“People who have been unemployed for a while have the hard task of staying upbeat and positive,” says Marc Dorio, an executive coach and author of “The Complete Idiot’s Guide to Career Advancement,” adding that “some employers might not view that long unemployment in the best light.” Nonetheless, the long-term unemployed can still find a job if they know how and where to look, he says. Here’s what to do.

Fill in employment gaps

If you’ve been busy during your unemployment, show it. If you’re using relevant skills for volunteer work, or to build a blog or a house, put it on your resume. And if you haven’t been doing those things, what’s stopping you? Volunteer at an organization that might have work for you related to your field, says Phil Rosenberg, President of reCareered, a career coaching service and web site. Not only will it keep you sharp and motivated, it can give you a foot in the door if a job opens up there or be a valuable networking opportunity. At the very least, it’s good for your resume.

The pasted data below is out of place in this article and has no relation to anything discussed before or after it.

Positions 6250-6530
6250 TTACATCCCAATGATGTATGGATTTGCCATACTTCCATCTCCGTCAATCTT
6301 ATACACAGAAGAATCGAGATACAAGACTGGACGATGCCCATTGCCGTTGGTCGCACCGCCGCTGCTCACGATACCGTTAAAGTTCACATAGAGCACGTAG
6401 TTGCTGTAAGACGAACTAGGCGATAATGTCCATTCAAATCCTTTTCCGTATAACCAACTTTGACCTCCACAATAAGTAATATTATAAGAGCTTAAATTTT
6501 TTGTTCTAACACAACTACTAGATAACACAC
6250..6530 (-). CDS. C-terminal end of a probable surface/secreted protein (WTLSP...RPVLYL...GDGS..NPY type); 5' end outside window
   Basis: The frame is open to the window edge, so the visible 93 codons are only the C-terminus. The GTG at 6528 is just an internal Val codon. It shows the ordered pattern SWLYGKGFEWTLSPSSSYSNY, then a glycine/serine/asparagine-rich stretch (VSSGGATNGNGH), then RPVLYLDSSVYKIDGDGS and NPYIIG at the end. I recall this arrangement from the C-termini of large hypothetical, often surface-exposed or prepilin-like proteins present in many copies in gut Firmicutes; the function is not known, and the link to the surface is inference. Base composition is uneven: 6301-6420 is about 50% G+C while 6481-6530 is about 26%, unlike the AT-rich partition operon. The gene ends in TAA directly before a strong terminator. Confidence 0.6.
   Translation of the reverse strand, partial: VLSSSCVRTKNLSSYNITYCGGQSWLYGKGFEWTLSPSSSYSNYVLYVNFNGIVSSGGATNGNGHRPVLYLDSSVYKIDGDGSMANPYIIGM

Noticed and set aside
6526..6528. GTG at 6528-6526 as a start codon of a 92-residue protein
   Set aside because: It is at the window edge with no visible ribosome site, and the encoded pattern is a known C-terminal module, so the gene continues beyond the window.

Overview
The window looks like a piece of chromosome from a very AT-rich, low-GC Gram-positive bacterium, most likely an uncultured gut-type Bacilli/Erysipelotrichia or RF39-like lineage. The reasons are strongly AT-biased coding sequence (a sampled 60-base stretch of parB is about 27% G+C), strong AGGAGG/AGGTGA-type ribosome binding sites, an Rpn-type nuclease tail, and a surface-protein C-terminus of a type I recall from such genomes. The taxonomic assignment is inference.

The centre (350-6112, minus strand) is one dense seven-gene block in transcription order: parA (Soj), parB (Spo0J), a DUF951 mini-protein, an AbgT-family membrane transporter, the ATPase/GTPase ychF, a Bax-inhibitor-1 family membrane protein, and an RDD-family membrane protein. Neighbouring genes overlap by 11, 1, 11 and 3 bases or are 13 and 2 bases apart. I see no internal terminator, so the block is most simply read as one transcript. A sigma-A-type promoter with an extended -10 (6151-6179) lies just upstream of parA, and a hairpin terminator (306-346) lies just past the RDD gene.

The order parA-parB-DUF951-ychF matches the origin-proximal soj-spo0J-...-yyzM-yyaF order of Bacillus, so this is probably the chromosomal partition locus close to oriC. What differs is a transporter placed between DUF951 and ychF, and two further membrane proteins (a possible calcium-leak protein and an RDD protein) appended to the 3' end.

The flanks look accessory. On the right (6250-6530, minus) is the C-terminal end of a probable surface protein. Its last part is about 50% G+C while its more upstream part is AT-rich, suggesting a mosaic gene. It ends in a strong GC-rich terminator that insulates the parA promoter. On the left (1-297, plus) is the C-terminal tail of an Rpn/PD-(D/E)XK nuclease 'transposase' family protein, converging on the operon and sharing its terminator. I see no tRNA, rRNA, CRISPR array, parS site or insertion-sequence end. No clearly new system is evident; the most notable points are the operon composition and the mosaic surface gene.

Cast a wider net

If you have been looking for months, it may be time to expand your job search. Apply for jobs even if you think you’re overqualified. Try new arenas for job postings — and, both of which aggregate job listings, are helpful starting points. Find companies that you might want to work for and send a letter to the person who would be your boss if you worked there, Dorio says. Discuss how your skills and experience would benefit the company and ask the person to keep you in mind for future positions.

Reimagine your skills

According to a recent CareerBuilder survey, 51% of workers who had been laid off in the last year and landed new jobs said they found work in a different area than where they were previously employed. Unemployed workers who want to make a switch should look at industries or employers that are hiring and ask themselves how their skills might apply to these jobs, Dorio says.

Sign up with a temp agency